Maajid Nawaz is helpful insofar as he discusses attitudes toward homosexuality in contemporary Islamic communities and societies. Writing in The Daily Beast, Nawaz insists that “the atrocious attack in Orlando, Florida was an act of ISIS-inspired jihadist terrorism that targeted gays” and is something that “must concern us all.” “Us” means, in this instance, something like “we liberals,” or more precisely, “we citizens” of secular democracies. “The killer of Orlando,” he says, “was a homophobic Muslim extremist, inspired by an ideological take 0n my own religion, Islam. In just the first seven days of this holy month of Ramadan, various jihadists have carried out attacks in Baghdad, Damascus, Idlib, Beirut, Orlando, and now Paris.” (Maajid Nawaz, “Admit It: These Terrorists Are Muslims,” The Daily Beast, June 14, 2016.)

In surveying the various explanations, claims, and grievances that the numerous observers and scholars, both Muslim and secular, make in the terrorism debate, Nawaz asks, “But what did gays in the Pulse nightclub have to do with any of that? Or the gays that ISIS regularly throws off the tallest buildings in Syria, for that matter?”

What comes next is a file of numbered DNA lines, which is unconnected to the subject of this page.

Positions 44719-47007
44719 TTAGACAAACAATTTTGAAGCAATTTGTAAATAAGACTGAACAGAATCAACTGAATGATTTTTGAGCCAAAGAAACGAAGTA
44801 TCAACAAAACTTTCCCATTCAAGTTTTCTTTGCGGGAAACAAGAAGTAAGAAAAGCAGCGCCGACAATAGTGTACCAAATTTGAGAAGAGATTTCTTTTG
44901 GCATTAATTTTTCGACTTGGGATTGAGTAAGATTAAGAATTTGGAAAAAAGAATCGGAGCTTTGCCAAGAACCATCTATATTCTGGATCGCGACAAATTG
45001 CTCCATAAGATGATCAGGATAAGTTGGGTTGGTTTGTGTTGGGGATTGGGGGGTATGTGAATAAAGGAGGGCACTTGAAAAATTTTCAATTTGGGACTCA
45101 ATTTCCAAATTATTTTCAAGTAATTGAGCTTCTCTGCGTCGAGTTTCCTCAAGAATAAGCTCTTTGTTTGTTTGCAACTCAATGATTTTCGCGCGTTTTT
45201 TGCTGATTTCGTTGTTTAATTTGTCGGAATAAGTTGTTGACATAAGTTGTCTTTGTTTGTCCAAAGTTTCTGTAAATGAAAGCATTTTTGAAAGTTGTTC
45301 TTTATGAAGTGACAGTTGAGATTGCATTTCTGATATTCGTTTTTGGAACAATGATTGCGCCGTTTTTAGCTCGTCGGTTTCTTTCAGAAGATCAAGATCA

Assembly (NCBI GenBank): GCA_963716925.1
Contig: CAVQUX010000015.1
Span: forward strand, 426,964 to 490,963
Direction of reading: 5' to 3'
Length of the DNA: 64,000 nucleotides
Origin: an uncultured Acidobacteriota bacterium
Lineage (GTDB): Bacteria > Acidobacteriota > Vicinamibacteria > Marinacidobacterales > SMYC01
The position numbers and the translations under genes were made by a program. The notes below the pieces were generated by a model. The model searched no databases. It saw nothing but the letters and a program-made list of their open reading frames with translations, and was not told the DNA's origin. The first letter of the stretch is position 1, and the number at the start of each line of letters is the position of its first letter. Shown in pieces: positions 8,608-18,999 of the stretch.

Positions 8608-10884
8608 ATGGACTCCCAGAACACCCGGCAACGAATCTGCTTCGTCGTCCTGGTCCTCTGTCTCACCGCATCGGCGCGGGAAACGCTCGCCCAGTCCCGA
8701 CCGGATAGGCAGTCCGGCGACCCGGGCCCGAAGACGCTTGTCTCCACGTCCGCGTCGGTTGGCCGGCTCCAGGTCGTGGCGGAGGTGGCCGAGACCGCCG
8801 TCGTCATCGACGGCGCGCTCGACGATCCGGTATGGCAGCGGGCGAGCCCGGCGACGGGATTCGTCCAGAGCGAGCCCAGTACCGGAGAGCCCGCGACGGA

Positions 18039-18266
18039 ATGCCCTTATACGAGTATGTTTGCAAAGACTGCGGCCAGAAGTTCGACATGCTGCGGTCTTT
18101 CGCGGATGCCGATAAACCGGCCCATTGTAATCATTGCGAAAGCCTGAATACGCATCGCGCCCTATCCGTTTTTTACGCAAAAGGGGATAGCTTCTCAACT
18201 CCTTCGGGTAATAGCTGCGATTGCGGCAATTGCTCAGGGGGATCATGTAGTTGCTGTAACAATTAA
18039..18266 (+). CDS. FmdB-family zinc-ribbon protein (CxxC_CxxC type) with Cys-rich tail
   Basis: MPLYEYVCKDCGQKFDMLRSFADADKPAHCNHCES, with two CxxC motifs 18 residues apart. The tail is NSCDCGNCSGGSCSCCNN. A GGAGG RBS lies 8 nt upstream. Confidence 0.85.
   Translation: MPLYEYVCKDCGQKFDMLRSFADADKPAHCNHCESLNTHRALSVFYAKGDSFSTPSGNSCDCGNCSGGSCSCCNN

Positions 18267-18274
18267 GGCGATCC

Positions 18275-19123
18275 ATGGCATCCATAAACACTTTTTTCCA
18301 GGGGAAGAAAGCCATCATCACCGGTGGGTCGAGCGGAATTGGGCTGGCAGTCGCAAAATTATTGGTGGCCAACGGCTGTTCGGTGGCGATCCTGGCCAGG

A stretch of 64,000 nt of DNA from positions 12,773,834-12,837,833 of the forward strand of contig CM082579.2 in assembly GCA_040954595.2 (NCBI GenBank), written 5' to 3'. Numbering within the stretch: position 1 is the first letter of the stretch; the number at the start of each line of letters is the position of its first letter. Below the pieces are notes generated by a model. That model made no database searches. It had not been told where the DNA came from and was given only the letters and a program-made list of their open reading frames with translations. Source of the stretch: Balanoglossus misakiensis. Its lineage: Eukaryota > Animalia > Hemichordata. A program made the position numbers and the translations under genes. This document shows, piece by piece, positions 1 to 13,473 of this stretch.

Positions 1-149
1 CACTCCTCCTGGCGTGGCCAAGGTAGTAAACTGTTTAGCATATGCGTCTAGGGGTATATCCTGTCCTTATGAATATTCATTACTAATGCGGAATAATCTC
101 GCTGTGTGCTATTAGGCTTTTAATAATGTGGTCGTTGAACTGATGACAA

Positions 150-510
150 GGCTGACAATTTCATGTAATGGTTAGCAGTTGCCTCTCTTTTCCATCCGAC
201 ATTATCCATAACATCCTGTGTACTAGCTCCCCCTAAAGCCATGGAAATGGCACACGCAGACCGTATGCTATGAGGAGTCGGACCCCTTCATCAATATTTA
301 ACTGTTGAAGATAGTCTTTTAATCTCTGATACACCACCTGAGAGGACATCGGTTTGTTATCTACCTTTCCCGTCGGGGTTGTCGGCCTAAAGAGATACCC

Nawaz argues that “we liberals” ought to become more realistic. “Just as this clearly has something to do with outdated gun laws, and just as those laws need reform, this also has something to do with Islam, which also needs reform today.” One  of those many somethings has to do with contemporary attitudes toward homosexuality.”Poll after poll of British Muslims has revealed a statistically significant level of homophobic opinion. A 2009 poll by Gallup found that 0 [that’s “zero”] per cent of Britain’s Muslims believed homosexual acts to be morally acceptable.” A 2013 Pew poll, Nawaz reports, found that “Muslims overwhelmingly say that homosexual behavior is morally wrong, including three-quarters or more in 33 of the 36 countries where the question was asked.” In the latest poll, from April 2016, “over half of British Muslims surveyed said they supported making homosexual acts illegal.” (Nawaz provides hyperlinks to all these claims in case you need to confirm them.)